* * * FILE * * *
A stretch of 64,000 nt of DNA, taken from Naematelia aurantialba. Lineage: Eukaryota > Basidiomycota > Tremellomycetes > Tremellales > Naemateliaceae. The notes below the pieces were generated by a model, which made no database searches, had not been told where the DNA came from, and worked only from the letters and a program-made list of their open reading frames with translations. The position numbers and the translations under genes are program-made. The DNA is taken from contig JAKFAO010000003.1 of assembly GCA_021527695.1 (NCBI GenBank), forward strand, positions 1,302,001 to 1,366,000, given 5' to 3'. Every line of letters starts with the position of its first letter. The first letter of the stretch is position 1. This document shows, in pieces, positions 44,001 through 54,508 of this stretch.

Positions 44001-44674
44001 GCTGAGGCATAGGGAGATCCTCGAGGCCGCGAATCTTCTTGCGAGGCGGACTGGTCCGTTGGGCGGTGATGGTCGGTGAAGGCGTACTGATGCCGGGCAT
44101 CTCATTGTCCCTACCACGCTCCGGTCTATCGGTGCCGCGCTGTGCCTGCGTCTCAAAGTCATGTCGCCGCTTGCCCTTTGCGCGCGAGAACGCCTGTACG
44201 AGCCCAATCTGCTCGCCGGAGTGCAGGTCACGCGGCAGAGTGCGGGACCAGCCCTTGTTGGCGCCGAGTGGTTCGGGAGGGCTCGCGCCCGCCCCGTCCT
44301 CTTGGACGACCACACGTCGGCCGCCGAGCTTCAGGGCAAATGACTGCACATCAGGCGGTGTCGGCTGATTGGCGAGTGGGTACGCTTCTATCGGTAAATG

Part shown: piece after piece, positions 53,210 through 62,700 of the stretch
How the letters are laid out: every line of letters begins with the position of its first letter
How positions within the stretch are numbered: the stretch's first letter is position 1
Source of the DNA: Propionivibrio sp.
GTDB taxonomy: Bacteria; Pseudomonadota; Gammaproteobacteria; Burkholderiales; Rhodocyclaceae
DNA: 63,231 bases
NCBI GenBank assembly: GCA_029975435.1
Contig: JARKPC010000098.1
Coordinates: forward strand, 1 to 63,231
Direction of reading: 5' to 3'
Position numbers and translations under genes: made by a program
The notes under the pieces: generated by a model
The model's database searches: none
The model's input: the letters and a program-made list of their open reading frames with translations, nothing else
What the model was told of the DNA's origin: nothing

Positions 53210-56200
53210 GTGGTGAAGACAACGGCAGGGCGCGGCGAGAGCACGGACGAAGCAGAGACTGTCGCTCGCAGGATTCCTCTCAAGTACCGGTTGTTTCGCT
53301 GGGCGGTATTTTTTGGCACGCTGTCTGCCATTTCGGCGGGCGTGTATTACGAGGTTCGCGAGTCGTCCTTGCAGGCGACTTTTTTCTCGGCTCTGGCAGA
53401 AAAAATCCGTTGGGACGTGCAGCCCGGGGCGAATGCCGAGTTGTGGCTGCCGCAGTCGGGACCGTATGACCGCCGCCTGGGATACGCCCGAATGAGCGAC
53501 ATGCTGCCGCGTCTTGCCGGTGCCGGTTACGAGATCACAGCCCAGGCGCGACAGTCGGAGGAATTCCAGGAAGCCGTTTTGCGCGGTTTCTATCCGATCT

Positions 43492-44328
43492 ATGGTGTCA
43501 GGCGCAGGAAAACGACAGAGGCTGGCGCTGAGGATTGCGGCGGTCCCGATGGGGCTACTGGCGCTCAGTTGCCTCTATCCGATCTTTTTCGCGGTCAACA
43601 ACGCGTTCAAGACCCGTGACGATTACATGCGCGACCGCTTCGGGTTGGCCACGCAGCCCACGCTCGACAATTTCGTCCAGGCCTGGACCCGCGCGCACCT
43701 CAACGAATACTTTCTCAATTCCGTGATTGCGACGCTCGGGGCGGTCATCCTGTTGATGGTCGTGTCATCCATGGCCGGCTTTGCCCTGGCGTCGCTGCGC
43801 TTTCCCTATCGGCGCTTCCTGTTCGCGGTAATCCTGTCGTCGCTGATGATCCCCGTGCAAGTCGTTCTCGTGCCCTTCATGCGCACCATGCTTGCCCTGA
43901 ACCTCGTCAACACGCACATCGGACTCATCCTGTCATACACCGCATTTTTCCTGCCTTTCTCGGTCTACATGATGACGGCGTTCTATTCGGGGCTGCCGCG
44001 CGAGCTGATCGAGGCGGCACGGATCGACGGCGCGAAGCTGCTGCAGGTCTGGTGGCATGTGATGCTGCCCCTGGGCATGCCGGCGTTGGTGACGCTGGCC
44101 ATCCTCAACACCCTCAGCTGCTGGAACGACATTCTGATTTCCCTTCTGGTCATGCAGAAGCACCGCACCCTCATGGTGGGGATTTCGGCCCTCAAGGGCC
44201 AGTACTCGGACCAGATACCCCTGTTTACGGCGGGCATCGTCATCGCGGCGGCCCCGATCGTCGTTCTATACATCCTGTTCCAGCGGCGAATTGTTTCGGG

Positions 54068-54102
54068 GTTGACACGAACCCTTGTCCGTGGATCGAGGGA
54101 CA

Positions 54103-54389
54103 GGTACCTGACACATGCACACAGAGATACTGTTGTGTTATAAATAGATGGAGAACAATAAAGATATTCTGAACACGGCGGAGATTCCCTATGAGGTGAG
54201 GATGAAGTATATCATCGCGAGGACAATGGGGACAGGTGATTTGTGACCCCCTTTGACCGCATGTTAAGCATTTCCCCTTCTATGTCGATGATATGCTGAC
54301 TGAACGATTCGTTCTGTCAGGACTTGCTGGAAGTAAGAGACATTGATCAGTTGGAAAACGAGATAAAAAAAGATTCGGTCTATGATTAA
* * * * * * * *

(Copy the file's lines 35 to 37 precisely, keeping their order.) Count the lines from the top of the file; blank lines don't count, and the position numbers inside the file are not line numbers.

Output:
44101 ATCCTCAACACCCTCAGCTGCTGGAACGACATTCTGATTTCCCTTCTGGTCATGCAGAAGCACCGCACCCTCATGGTGGGGATTTCGGCCCTCAAGGGCC
44201 AGTACTCGGACCAGATACCCCTGTTTACGGCGGGCATCGTCATCGCGGCGGCCCCGATCGTCGTTCTATACATCCTGTTCCAGCGGCGAATTGTTTCGGG

Positions 54068-54102